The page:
Page last updated at 13:56 GMT, Wednesday, 10 December 2008

France races to clinch EU deals

By Laurence Peter
BBC News

An electric-powered car on display at the UN Climate Change Conference in Poznan, Poland
Electric-powered cars are seen as one way of reducing emissions

The EU's credibility will be at stake at a summit opening on Thursday, with France pushing hard for deals on a key energy package and the Lisbon Treaty.

But the economic downturn is casting a big shadow over the talks in Brussels.

EU leaders know that disunity would send the wrong message to nervous investors and businesses, but they are divided over the economic medicine.

The crisis threatens the EU's climate change package, because of the cost of cleaning up polluting industries.

But many in Europe also see it as an opportunity to invest in green jobs and technologies, to engineer a "green new deal".


The risk that one or more EU member states could veto the climate package is still there. Italy and Poland threatened to do so at the last summit in October.

The package, which also requires approval by the European Parliament to become law, commits the 27-nation EU to cutting carbon dioxide (CO2) emissions by 20% by 2020, compared to 1990 levels. If a global, binding deal is reached on CO2 cuts, the EU target will be 30%.

EU 20-20-20 TARGETS

20% cut in greenhouse gas emissions by 2020

20% increase in use of renewable energy by 2020

20% cut in energy consumption through improved energy efficiency by 2020

France hands over the EU presidency to the Czech Republic in January and is striving to clinch a deal on the climate package before then. The Brussels summit coincides with international climate talks in Poznan, Poland - an added incentive for the EU to show leadership on this issue.

One of the thorniest issues is the time scale for the EU's big power plants to buy CO2 emission permits at auction. The package envisages that full auctioning of permits will start in 2013, in an expanded Emissions Trading Scheme (ETS). Poland, whose power plants are 95% reliant on coal, wants a later date for the start of full auctioning.

Germany and Italy have also voiced concern that their industries might be put at a competitive disadvantage if the CO2 targets are too ambitious. There have been plenty of warnings about "carbon leakage" - the possible relocation of industrial plant and jobs to countries like China and India, where pollution controls are less stringent.

Countries queasy about the climate package targets might be appeased through a delay in the move to full auctioning of CO2 permits, or compensation - most likely using ETS revenues - or even an agreement to expand carbon "offsets". Offsets - investments in green projects in developing countries to "offset" CO2 pollution in Europe - are allowed under the 1997 Kyoto Protocol.

But Finnish Green MEP Satu Hassi, a leading negotiator in EU climate talks, warns that "it's a dangerous illusion that our emissions reductions can be mainly based on CDMs (offsets) while we continue with business as usual here".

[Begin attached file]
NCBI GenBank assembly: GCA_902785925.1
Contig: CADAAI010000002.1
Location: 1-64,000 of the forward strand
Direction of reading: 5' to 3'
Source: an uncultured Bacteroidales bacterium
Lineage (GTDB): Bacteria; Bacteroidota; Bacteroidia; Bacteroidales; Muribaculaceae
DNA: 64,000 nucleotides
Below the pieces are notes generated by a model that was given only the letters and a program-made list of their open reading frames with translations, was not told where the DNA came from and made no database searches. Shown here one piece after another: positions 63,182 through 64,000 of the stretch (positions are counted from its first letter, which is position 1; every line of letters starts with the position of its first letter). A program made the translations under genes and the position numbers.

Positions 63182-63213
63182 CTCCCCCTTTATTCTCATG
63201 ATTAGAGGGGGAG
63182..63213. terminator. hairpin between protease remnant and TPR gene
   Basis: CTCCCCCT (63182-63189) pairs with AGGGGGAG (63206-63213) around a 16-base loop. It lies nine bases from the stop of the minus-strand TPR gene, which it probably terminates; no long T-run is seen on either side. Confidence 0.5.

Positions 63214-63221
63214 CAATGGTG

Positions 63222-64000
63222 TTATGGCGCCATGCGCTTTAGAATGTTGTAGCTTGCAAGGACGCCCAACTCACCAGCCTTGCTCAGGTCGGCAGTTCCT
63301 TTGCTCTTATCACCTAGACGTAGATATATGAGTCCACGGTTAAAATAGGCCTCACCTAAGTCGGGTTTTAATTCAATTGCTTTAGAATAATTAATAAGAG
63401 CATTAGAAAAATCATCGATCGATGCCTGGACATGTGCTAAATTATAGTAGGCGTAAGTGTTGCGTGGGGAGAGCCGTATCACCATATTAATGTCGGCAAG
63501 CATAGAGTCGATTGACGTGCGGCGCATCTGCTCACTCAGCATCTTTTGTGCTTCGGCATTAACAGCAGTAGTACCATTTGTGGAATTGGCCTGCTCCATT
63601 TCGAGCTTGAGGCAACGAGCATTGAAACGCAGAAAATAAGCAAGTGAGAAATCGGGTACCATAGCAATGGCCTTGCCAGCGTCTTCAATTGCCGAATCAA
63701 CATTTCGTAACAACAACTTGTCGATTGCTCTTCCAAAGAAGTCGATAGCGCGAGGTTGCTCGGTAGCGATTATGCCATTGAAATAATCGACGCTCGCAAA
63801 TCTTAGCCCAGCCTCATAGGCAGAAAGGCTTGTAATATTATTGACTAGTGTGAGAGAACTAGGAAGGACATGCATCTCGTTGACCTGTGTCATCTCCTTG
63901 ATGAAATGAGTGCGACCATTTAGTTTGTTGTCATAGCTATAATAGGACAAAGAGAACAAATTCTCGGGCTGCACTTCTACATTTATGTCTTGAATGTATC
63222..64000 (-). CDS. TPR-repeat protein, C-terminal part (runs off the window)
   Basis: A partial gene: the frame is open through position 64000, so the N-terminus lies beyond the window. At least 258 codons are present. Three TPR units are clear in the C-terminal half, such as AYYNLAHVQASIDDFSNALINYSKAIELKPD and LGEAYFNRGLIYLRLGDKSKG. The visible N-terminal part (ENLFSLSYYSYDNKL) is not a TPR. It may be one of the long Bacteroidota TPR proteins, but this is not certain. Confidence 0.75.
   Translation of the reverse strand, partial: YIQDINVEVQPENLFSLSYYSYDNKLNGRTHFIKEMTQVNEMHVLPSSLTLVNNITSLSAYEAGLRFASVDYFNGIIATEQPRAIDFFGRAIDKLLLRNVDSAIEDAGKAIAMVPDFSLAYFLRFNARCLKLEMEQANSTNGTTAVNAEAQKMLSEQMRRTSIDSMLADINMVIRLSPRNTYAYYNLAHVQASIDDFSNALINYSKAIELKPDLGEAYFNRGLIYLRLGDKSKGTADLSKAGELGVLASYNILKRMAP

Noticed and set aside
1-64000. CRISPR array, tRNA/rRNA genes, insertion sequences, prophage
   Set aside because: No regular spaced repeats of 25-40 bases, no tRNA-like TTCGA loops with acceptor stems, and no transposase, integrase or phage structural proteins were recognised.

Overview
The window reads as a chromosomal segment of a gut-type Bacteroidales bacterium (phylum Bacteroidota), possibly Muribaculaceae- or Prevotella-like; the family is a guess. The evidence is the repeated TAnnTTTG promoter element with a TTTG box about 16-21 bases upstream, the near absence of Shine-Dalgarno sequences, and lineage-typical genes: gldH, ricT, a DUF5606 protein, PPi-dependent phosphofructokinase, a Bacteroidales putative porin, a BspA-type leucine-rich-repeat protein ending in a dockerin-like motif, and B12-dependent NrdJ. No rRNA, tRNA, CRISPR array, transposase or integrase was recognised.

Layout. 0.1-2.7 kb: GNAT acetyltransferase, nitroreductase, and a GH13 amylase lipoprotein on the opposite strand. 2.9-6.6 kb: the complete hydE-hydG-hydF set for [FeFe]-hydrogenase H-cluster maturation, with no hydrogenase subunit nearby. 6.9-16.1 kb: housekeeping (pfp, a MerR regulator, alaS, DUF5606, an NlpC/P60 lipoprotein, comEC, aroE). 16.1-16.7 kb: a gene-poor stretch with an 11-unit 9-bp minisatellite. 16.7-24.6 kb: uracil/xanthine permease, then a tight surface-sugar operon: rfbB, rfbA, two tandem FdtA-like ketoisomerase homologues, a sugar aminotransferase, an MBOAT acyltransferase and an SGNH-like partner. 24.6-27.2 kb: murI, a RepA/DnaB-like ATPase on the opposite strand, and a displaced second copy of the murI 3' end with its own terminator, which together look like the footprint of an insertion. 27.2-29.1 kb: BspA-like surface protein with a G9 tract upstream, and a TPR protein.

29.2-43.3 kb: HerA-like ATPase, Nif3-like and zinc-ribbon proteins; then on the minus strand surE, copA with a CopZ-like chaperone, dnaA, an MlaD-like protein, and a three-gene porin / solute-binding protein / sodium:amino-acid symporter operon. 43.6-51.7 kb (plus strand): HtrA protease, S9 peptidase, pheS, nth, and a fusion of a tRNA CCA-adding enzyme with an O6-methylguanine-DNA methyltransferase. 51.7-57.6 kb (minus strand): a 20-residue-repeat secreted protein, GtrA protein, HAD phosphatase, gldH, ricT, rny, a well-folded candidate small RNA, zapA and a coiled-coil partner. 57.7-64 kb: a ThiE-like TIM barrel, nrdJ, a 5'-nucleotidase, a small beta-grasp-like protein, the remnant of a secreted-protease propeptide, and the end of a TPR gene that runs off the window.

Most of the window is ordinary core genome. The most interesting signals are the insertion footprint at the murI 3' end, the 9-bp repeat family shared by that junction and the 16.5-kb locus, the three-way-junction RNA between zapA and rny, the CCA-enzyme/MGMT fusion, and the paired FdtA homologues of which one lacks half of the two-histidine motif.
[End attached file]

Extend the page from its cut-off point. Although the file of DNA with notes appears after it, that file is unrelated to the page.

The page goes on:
Simon Tilford, an economist at the Centre for European Reform think-tank, said backsliding over CO2 targets by the older EU countries would be more serious than opposition among the new member states. "In that case, it would be harder to keep the East Europeans on board," he told BBC News.


As well as the energy deal French President Nicolas Sarkozy wants a show of unity on a 200bn-euro (173bn; $257bn) economic stimulus package announced by the European Commission.

The EU proposal includes putting 5bn euros into energy and broadband projects and bringing forward 4.5bn euros in funding for infrastructure projects. But Germany does not share the British and French enthusiasm for tax cuts and extra government borrowing to ease the impact of the recession.

Germany, the EU's biggest exporter, is sticking to fiscal prudence, but according to Simon Tilford, the EU "urgently needs to get the Germans on board". Domestic demand has been weak for many years in Germany, unlike the UK, and its economy needs rebalancing, he says.


The Irish government is expected to present a Lisbon Treaty "roadmap" at the summit - a plan to salvage the controversial reform treaty which was rejected by Irish voters in June.

The No camp and their supporters across Europe will oppose any deal which looks like Lisbon "through the back door".

Most member states have ratified the treaty, aimed at adapting EU institutions to fit the enlarged bloc of 27 states. Speculation is rife that the Irish government will propose holding a second referendum on Lisbon next year, and that a special EU protocol will protect the Republic of Ireland's positions on abortion, neutrality and other issues that fuelled anti-Lisbon feelings.

But any promise that Ireland can keep its commissioner is likely to upset some member states.

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